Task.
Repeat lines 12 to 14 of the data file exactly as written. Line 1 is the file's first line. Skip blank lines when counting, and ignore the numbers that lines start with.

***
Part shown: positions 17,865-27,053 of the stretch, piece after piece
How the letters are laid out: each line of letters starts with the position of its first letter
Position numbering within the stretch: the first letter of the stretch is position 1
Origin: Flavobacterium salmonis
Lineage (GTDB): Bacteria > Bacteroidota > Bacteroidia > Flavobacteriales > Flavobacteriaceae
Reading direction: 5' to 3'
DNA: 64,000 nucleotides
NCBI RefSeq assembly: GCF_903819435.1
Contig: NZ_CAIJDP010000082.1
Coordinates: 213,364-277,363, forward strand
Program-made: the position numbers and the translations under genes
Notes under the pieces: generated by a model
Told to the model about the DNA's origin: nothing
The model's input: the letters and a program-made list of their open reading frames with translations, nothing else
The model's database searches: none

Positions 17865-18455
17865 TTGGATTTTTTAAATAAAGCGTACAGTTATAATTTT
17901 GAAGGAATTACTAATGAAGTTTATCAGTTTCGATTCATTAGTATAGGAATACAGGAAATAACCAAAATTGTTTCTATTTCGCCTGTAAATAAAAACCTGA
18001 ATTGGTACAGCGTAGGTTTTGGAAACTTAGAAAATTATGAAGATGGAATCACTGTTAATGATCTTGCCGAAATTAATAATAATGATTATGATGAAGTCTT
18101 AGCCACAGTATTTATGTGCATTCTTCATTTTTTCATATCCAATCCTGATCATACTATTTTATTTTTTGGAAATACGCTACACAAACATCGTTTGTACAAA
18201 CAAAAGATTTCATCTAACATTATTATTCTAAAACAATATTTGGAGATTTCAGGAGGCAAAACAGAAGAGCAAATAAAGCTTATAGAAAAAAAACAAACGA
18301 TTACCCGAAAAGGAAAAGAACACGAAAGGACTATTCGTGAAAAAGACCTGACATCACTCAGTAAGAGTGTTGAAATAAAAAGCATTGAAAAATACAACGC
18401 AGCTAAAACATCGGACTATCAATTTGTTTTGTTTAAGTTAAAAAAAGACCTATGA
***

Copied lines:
Notes under the pieces: generated by a model
Told to the model about the DNA's origin: nothing
The model's input: the letters and a program-made list of their open reading frames with translations, nothing else